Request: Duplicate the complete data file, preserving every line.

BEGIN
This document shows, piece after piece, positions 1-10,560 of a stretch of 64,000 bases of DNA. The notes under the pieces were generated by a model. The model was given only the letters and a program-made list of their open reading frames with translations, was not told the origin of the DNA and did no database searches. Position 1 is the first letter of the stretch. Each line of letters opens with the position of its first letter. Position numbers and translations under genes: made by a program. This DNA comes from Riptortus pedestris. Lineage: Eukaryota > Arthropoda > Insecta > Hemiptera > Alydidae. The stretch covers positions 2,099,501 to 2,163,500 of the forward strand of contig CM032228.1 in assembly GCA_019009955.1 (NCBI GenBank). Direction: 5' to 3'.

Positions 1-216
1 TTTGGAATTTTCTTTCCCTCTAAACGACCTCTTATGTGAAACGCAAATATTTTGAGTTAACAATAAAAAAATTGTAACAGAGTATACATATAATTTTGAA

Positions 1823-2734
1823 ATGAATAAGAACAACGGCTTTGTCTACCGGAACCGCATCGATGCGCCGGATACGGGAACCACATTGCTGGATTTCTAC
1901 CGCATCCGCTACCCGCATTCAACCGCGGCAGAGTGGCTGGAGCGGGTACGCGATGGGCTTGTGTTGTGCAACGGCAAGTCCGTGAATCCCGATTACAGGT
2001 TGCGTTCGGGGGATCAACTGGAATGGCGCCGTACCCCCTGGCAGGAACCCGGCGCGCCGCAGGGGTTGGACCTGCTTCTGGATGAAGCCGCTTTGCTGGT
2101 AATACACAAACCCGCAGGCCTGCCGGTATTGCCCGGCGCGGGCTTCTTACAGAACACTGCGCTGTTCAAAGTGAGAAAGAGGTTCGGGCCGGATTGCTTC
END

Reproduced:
This document shows, piece after piece, positions 1-10,560 of a stretch of 64,000 bases of DNA. The notes under the pieces were generated by a model. The model was given only the letters and a program-made list of their open reading frames with translations, was not told the origin of the DNA and did no database searches. Position 1 is the first letter of the stretch. Each line of letters opens with the position of its first letter. Position numbers and translations under genes: made by a program. This DNA comes from Riptortus pedestris. Lineage: Eukaryota > Arthropoda > Insecta > Hemiptera > Alydidae. The stretch covers positions 2,099,501 to 2,163,500 of the forward strand of contig CM032228.1 in assembly GCA_019009955.1 (NCBI GenBank). Direction: 5' to 3'.

Positions 1-216
1 TTTGGAATTTTCTTTCCCTCTAAACGACCTCTTATGTGAAACGCAAATATTTTGAGTTAACAATAAAAAAATTGTAACAGAGTATACATATAATTTTGAA

Positions 1823-2734
1823 ATGAATAAGAACAACGGCTTTGTCTACCGGAACCGCATCGATGCGCCGGATACGGGAACCACATTGCTGGATTTCTAC
1901 CGCATCCGCTACCCGCATTCAACCGCGGCAGAGTGGCTGGAGCGGGTACGCGATGGGCTTGTGTTGTGCAACGGCAAGTCCGTGAATCCCGATTACAGGT
2001 TGCGTTCGGGGGATCAACTGGAATGGCGCCGTACCCCCTGGCAGGAACCCGGCGCGCCGCAGGGGTTGGACCTGCTTCTGGATGAAGCCGCTTTGCTGGT
2101 AATACACAAACCCGCAGGCCTGCCGGTATTGCCCGGCGCGGGCTTCTTACAGAACACTGCGCTGTTCAAAGTGAGAAAGAGGTTCGGGCCGGATTGCTTC